Broadcasters Should Promote Antennas
Editor: While I'm not one of the twenty-somethings described in Jennifer J. Yarter's Airtime op-ed piece (“What Happens When Nobody Needs a TV?” Feb. 18), like them, I have high-speed Internet but pass on cable and satellite. I watch my local broadcasters using an antenna connected to a digital television and an HD DVR, and supplement that programming with content from the Internet.
It's a combination that is convenient, flexible and highly cost-effective—and my local broadcasters are key to that, since they have the best shows and the best picture quality that can be found.
Where Ms. Yarter sees a threat to local television stations, I see an opportunity.
Far from fearing the viewers who dump cable and satellite services in favor of high-speed Internet, broadcasters need to aggressively market to them. Yes, this means a strong online presence—but it also means that you promote your off-air signal like crazy. Make sure that viewers know your signal is free and easily receivable with an inexpensive antenna. Do everything that you can to encourage those high-speed Internet viewers to add an antenna to their list of gear. While you're at it, encourage those who still take cable or satellite services to dump those services in favor of the combination of an antenna and high-speed Internet.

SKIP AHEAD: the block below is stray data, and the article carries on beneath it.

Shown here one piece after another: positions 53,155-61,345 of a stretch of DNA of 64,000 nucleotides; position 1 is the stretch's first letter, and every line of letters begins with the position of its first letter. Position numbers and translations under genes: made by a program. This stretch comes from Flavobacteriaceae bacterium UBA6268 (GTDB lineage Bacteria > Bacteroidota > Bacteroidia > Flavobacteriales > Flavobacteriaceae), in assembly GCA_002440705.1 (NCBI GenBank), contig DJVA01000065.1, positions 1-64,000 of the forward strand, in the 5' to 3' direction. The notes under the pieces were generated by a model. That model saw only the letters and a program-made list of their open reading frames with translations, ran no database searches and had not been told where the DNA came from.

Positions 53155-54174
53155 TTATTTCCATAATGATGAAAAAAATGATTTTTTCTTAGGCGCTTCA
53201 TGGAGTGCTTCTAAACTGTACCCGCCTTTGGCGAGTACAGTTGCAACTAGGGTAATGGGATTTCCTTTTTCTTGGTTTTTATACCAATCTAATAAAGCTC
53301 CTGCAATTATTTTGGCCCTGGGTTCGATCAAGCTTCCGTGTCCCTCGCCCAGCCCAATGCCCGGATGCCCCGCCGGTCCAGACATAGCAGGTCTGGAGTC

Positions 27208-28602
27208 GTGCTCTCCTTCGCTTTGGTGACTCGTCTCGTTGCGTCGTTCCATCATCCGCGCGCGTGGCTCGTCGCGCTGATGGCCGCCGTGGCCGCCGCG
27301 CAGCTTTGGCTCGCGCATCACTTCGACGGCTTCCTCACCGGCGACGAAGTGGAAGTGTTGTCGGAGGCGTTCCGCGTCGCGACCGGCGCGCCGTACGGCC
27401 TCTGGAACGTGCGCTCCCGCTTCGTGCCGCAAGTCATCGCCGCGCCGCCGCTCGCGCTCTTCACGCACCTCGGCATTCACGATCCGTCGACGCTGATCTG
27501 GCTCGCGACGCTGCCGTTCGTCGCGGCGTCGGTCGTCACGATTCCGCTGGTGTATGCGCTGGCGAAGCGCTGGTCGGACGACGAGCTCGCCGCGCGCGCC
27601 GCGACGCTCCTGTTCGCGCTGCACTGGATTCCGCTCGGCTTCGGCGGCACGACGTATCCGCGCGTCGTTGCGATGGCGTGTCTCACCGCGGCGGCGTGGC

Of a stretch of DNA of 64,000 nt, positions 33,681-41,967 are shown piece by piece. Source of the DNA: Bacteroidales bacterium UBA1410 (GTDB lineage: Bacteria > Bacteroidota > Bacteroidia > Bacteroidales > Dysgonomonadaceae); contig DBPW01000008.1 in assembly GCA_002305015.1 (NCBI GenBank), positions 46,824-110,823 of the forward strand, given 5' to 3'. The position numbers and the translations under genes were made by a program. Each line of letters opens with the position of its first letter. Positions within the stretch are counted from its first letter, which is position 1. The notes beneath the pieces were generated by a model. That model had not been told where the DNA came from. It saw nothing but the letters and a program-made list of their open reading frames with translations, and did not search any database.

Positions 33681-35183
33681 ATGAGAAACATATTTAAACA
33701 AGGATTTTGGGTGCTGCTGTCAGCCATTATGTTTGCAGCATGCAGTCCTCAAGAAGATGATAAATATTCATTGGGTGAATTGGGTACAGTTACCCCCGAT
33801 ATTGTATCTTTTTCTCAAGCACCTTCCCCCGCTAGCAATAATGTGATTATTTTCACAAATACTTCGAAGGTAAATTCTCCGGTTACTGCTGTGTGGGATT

Yes, video over the Internet is growing fast. But it's a replacement to cable and satellite far more than it is to free local television. If broadcasters embrace this trend and respond appropriately, broadcast television will continue to thrive, and it will be cable and satellite that are left behind.
Strike Effect Still Coming
Editor: As a member of the new paradigm of Internet Protocol (IPTV) broadcasters, I wholeheartedly concur with your assessment that a longer strike would have brought about a positive change (Ben Grossman's Left Coast Bias column, “Why the Strike Was Too Short,” Feb. 18).
However, to say that “we will never know” is rather hasty. That the market correction was averted this year is not surprising. Old paradigms die hard. But these are the last gasps of a dying man. The [strike settlement] was merely a Band-Aid.
Technology and cost reductions are lowering barriers to entry. Non-union spec work for broadband TV goes on round-the-clock all year long. Rapid consumer migration to new consumption venues is devaluing the traditional television experience. And because of the writers' strike, advertisers have sunk their toes deeper into the IPTV pool. The shakeout will come. It will be soon. And it may very well bring more pronounced pain than was averted this year.
Nicholas A. Psaltos
CEO and Founder
The Horror Channel
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